To determine if a text box is connected to a preceding or following text box, use the HasPreviousLink and HasNextLink properties, respectively. To access the text frames of those connected shapes, use the PreviousLinkedTextFrame and NextLinkedTextFrame properties. To connect one text box to the text box you want to follow it, use the NextLinkedTextFrame property as well.
To break the forward link for a specified text frame, use the BreakForwardLink method. Applying this method to a shape in the middle of a chain of shapes with linked text frames will break the chain, leaving two sets of linked shapes. All of the text, however, will remain in the first series of linked shapes.
The following example illustrates the relationship between a story and the connected text boxes that contain it. The example adds three text boxes to the active publication, and adds text to the first text box. At this point, with the text boxes not connected, three stories have been added to the publication’s Stories collection. Next, the example links the three text boxes together by setting the NextLinkedTextFrame property of the first two text boxes. By doing this, two stories have been removed from the Stories collection. Note that the code calls the ValidLinkTarget method to determine if each text frame is a legitimate target to which to link.
Finally, the third text box is disconnected by calling the BreakForwardLink method for the second text box. The story text is now stored only in the first two text boxes, and the overflow buffer if necessary. In addition, text box three now represents a new, empty story.
Dim tb1 As Shape
Dim tb2 As Shape
Dim tb3 As Shape
Set tb1 = ActiveDocument.Pages(1).Shapes.AddTextbox _
Left:=72, Top:=36, Width:=72, Height:=36)
tb1.TextFrame.TextRange = “This is some text. ” _
& “This is some more text. This is even more text. ” _
& “And this is some more text and even more text.”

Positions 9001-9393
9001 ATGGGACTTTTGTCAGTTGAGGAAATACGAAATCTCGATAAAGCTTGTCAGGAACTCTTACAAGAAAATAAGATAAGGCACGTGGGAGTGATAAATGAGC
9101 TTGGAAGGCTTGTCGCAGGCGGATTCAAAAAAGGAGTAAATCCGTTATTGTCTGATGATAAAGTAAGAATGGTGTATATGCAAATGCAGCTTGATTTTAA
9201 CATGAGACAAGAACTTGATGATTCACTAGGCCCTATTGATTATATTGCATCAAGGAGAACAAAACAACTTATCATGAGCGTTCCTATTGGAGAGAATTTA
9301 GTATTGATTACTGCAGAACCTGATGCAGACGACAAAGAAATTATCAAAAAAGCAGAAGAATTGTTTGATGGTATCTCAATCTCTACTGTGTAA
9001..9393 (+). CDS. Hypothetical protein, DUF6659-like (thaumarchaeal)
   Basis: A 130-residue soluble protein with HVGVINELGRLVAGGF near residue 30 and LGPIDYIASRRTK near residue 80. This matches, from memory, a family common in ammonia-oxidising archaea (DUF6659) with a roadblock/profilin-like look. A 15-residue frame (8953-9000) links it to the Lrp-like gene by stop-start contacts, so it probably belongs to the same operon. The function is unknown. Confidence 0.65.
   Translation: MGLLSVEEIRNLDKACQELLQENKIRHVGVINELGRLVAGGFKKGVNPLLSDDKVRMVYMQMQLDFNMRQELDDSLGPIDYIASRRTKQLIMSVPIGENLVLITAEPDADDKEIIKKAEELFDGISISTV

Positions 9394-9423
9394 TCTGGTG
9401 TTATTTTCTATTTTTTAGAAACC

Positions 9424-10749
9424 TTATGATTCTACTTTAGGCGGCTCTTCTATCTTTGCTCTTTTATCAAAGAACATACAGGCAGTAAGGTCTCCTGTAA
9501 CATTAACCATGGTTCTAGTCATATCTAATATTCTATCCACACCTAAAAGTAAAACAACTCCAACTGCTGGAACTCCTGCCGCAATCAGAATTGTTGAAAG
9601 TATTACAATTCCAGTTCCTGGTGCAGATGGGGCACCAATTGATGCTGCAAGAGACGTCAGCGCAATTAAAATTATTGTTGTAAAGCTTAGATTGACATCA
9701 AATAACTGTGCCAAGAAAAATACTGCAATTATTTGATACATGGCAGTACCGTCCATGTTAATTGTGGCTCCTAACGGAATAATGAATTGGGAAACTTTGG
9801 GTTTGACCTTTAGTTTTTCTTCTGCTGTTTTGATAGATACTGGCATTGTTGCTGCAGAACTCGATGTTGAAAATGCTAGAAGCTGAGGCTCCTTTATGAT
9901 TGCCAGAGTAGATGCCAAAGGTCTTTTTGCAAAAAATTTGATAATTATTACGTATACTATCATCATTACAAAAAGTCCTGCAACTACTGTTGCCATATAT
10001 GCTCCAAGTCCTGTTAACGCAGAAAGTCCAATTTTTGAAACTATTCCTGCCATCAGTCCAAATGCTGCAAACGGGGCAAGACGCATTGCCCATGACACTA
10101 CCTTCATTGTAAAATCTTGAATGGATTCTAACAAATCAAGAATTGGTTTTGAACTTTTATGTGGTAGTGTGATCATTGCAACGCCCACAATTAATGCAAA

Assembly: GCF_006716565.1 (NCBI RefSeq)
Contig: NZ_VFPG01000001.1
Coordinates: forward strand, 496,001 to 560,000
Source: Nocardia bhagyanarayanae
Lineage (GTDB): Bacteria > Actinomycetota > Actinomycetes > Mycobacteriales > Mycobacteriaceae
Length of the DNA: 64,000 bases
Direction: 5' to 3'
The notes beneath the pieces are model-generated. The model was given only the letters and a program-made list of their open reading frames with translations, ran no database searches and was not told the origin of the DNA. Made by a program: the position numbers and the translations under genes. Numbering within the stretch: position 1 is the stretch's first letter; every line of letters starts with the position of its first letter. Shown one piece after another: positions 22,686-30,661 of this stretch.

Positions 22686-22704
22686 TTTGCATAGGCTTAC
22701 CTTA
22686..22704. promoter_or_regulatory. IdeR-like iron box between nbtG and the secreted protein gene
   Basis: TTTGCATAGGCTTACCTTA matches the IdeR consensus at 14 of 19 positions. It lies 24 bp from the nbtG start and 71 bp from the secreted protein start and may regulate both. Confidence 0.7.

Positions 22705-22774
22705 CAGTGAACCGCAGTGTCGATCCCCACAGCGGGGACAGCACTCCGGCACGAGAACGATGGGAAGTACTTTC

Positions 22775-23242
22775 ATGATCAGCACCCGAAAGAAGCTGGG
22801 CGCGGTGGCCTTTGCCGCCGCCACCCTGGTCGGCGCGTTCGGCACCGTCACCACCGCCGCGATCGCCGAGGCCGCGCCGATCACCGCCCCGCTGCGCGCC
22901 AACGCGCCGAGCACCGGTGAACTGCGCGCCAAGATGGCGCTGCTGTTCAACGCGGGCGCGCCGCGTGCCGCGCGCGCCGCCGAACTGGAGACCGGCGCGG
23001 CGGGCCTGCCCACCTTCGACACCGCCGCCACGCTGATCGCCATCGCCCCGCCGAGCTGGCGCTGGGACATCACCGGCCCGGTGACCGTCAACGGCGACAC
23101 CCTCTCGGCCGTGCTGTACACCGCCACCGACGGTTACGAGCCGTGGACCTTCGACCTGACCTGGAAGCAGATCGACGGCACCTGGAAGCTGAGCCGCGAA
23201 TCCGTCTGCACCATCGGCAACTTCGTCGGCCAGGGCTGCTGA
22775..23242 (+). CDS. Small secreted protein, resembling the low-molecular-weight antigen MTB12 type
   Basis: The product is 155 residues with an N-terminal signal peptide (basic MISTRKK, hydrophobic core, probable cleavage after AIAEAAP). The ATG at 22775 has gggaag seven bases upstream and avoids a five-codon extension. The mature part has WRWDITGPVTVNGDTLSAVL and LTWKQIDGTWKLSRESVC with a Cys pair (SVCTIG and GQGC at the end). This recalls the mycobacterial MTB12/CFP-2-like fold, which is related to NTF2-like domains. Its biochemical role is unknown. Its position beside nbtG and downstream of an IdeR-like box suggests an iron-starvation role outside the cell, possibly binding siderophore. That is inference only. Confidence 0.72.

Set tb2 = ActiveDocument.Pages(1).Shapes.AddTextbox _
Left:=72, Top:=108, Width:=72, Height:=36)
Set tb3 = ActiveDocument.Pages(1).Shapes.AddTextbox _
Left:=72, Top:=180, Width:=72, Height:=36)
If tb1.TextFrame.ValidLinkTarget(tb2) Then
tb1.TextFrame.NextLinkedTextFrame = tb2.TextFrame
If tb2.TextFrame.ValidLinkTarget(tb3) Then
tb2.TextFrame.NextLinkedTextFrame = tb3.TextFrame
MsgBox “There are currently ” & _
ActiveDocument.Stories.Count & _
” stories in this publication.”, , “Story Count”
There is no object in the Publisher object model that represents the overflow buffer for a specific story. Each TextFrame has an Overflowing property, however, that indicates whether text is overflowing from that text box into the overflow buffer. For linked text frames, only the final text frame can be overflowing.
For a given story, the text in the overflow buffer is the difference between the End property of the final linked TextFrame in the story, and the End property of the Story object itself.
For example, the following procedures retrieves the text in the overflow buffer. First, the code determines if the selected text box has overflow text. If it does, the procedure retrieves the text contained in the overflow buffer by using the Characters method. This method returns a TextRange object that contains the characters from the end of the text box TextRange object to the end of the Story object. The code then uses the Text property of the resulting TextRange object to return a string representing the overflow text, which it then displays in a message box.
Dim ot As String
If .Overflowing Then
ot = .Characters(.End, .Story.TextRange.End).Text
MsgBox prompt:=ot, Title:=”Overflow Text”
Also, each TextFrame object also has an AutoFitText property, which lets you set how you want Publisher to deal with overflowing text:
· Allow the text to overflow
· Reduce the text size so that the it fits in the text frame
· Reduce or enlarge the text size so it fills the text frame
The following text boxes cannot be part of a chain of connected text boxes: headers or footers, navigation bars, inline objects, personal information text boxes, text boxes already containing text, or text boxes set to automatically reduce text size.
Finally, each TextFrame and TextRange object has a Story property, which enables you to access the Story object associated with a specific text frame or text range.
The Publisher Story Object Model
Figure 2 illustrates the structure of the Publisher object model surrounding the Story object. It also includes the TextFrame properties concerned with manipulating the text frames of a specific story.
Figure 2. The Story Object Model Structure